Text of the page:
Julie Rose's regularly broadcast interview program aired a segment interviewing guests Bill Barrett, Ph.D., Professor, Computer Science, Brigham Young University; Curtis Wigington, Masters’ Student, Brigham Young University of the Brigham Young University Family History Technology Lab. Julie Rose is a winner of multiple Edward R. Murrow Awards, and a seasoned broadcast journalist and interviewer. Prior to joining BYU Radio, Rose worked as a reporter and produced spots and feature news stories for NPR's Morning Edition and All Things Considered.

The segment is called, "Making Family History Fun (and Addicting?!)" highlights several of the programs developed by the Family History Technology Lab including the popular RelativeFinder App. Professor Barrett also mentions the great strides made by the Lab in developing handwriting recognition software. Click here to listen to the segment of the Interview.

Wednesday, December 6, 2017

Will Identical twins have the same DNA test results?

The answer to the question in the title of this post is more complex than it might seem. Here is a glimpse into the problems associated with DNA testing of identical twins from Identigene at
Until recently, the consensus has been that identical twins share completely identical DNA, but recent studies show that isn’t necessarily true. Rather than looking at the standard 15 markers analyzed in today’s paternity tests, highly-advanced and impossibly-expensive DNA tests that analyze the entire genome sequence-as many as six billion markers-are able to identify at least a single mutation in one of the identical twins’ genetics that has been passed on to the child (Sapiro). However, DNA tests that are presently accessible to the public do not analyze enough markers to distinguish the two, presenting a serious problem in court cases to establish paternity for child support.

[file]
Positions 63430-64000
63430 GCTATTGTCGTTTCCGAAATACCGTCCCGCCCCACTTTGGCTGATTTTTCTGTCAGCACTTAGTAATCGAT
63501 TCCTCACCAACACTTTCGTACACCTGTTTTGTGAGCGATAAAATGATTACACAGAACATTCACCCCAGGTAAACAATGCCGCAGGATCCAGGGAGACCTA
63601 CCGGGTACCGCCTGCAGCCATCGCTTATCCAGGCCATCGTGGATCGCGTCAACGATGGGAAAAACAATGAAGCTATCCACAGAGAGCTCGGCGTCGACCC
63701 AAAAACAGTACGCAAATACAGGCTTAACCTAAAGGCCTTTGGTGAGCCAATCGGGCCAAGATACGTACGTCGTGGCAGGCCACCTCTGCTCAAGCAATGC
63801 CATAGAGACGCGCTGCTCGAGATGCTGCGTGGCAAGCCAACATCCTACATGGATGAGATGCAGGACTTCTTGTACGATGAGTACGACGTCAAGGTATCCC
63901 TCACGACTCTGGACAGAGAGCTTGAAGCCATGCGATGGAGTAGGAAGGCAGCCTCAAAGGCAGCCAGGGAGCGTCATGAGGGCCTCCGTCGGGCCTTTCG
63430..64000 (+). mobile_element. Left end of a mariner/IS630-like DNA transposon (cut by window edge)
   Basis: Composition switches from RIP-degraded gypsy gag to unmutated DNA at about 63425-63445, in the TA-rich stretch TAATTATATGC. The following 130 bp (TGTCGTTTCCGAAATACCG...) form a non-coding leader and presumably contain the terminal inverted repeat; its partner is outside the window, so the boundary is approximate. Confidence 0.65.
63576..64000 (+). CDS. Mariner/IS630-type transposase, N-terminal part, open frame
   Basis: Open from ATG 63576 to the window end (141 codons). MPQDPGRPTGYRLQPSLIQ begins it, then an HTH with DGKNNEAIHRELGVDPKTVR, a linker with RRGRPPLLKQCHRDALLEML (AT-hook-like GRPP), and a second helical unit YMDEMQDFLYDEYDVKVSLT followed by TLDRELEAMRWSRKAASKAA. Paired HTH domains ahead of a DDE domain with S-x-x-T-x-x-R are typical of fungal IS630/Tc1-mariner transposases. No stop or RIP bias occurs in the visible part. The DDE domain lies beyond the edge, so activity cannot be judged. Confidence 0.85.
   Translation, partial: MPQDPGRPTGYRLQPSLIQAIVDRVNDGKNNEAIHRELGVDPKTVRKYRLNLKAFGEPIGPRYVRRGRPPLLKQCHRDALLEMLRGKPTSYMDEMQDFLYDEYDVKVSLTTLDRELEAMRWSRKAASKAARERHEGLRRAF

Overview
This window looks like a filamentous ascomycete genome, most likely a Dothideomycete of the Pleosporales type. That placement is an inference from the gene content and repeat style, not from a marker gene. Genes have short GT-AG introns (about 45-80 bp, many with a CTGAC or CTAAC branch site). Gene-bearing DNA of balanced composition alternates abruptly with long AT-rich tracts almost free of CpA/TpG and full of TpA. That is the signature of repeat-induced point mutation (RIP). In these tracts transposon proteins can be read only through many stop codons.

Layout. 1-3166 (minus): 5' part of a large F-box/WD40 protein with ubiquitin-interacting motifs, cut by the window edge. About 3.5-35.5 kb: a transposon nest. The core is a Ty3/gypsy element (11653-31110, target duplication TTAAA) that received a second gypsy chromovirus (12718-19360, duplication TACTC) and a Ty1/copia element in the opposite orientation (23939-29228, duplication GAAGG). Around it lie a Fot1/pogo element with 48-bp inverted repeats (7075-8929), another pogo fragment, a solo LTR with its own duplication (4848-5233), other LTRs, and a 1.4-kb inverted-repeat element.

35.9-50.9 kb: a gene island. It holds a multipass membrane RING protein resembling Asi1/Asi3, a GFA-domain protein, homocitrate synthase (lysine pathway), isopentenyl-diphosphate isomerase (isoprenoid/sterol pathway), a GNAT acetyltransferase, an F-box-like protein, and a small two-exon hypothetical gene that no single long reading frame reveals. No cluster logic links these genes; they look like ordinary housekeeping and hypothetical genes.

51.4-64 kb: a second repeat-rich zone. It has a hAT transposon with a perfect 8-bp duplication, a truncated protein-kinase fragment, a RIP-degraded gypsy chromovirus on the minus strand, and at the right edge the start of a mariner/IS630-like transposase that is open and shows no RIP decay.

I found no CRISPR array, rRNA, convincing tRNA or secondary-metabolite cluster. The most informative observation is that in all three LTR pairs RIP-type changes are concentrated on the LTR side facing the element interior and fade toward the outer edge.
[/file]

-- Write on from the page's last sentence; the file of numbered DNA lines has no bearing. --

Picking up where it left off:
Hopefully, next-generation technology will be able to identify the differences between identical DNA in a way that’s affordable as well as accessible to the general public. Until then, paternity involving identical twins remains unsolvable.
One major consideration about genealogical DNA testing is that the databases are rapidly increasing in size and technology is also advancing. The difference between forensic and genealogical DNA testing is largely and matter of degree of specificity. Here is a comment on ancestry testing (genealogical DNA testing) from the Government of New South Wales, Australia.
Ancestry testing is commonly offered as an online test through private companies. As different companies compare test results to different databases, ethnicity may not be consistent.

In addition, findings about ethnicity may be different from an individual’s expectations as humans have mixed with different populations throughout history and consequently individuals may have many different variations in their DNA. It is helpful to know what type of testing is being undertaken for ancestry to ensure testing will provide some clues to the questions being asked.
Using identical triplets or twins for a comparison of genealogical DNA testing will only reflect the differences in the databases used by the different companies. These sorts of publicized tests say little about the utility or accuracy of genealogical testing.